Sinterhab has joined the race to build the first 3D-printed space station, giving Foster + Partners a run for their money with a station that would be made by baking lunar dust. The space station concept, which resulted from a collaboration between NASA’s Jet Propulsion Laboratory and “space architects” Tomas Rousek, Katarina Eriksson and Dr. Ondrej Doule, would be built by spider robots using microwaves, lunar dust and solar energy. The project would naturally bond itself together using heat and solar energy, without the need for glue or other fixatives.
The key ingredient to Sinterhab’s space station is lunar soil, which would be transformed into a ceramic-like material called regolith with a microwave-sinter process. NASA robots would print the structures on site, and bond them together with a heating process, saving on energy since no glue would need to be sent from Earth.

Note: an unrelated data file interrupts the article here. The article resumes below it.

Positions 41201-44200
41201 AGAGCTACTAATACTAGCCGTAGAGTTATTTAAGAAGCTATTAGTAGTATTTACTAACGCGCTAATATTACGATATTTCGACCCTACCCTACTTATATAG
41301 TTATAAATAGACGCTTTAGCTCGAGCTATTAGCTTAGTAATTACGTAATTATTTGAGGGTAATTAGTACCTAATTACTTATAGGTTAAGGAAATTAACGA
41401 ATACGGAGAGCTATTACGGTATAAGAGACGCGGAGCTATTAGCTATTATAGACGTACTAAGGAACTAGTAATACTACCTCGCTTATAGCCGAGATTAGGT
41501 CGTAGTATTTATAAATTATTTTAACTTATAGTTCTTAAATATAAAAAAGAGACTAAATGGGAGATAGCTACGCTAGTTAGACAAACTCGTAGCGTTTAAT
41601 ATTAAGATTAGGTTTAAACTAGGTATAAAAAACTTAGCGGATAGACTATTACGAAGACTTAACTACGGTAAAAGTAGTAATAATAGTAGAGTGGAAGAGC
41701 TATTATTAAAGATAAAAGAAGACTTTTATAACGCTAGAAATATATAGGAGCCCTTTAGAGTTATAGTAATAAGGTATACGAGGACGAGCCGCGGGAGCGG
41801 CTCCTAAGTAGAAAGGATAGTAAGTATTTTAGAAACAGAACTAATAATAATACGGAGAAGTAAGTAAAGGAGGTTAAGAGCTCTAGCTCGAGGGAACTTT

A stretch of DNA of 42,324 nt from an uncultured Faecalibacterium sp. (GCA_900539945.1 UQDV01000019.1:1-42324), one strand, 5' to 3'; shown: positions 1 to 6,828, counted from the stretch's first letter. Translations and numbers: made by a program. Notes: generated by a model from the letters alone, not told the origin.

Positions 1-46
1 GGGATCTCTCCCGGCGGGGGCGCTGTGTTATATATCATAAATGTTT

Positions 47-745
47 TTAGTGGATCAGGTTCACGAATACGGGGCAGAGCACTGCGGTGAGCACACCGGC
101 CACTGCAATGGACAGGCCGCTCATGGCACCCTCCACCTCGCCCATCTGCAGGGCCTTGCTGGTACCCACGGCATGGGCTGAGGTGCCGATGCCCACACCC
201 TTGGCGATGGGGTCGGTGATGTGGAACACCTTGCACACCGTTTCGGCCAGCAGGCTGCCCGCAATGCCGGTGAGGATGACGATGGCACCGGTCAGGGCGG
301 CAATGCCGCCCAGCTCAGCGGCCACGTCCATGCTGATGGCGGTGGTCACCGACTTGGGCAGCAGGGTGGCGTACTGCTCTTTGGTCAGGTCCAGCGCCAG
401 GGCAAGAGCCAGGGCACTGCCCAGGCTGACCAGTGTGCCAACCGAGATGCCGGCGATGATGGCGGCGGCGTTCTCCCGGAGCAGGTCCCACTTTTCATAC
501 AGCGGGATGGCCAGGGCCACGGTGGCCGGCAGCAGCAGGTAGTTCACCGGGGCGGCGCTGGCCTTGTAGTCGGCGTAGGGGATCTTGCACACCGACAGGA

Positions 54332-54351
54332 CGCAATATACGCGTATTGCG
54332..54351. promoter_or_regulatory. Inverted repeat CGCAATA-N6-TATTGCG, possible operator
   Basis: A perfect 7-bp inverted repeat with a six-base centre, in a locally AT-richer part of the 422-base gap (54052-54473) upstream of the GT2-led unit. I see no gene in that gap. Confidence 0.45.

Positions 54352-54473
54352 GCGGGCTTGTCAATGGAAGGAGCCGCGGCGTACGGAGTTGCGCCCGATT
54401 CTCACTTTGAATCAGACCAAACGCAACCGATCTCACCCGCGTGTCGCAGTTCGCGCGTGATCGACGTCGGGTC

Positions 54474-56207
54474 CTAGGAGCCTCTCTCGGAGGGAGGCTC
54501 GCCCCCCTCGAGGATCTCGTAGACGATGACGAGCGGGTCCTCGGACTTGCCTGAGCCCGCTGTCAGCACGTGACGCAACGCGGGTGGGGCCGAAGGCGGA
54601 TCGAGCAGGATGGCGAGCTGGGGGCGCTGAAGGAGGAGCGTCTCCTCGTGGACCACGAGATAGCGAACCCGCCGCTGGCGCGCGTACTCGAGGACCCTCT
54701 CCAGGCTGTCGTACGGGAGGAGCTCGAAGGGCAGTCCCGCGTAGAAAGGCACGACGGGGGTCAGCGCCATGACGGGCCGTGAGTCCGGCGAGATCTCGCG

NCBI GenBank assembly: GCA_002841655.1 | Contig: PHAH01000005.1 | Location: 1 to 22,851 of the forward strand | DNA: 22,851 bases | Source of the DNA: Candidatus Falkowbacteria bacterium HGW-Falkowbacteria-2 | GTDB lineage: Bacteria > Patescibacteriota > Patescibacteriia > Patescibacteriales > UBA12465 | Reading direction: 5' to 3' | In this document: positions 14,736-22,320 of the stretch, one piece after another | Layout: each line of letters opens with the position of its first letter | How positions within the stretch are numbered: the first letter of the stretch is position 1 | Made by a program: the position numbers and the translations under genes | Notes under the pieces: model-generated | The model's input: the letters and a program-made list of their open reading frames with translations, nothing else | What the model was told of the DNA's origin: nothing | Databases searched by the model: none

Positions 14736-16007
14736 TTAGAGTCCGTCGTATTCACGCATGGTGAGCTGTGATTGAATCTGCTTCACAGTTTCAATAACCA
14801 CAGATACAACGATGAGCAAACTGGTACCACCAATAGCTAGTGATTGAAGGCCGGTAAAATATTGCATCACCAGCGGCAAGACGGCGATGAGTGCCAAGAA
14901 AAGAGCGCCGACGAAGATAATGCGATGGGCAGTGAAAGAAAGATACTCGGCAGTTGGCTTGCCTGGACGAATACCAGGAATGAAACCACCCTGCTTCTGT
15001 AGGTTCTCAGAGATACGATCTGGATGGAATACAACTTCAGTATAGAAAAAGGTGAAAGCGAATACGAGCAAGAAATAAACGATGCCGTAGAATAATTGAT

Based on the geometric formation of bubbles in nature, the sides of the structures will be made up of equally-sized flat walls that fit together, joining edge-by-edge to form perfect dome-like structures. The six-legged ALTHETE robot by NASA would build the space station, which was developed using the Microwave Sinterator Freeform Additive Construction System.
By using the moon’s natural resource — its own soil — Sinterhab’s project has far less impact than hauling more materials from Earth, which also enables a larger base to be built. If fully developed, Sinterhab hopes the system will enable humans to build entire 3D-printed cities on the moon’s surface, using solar energy to power the robots.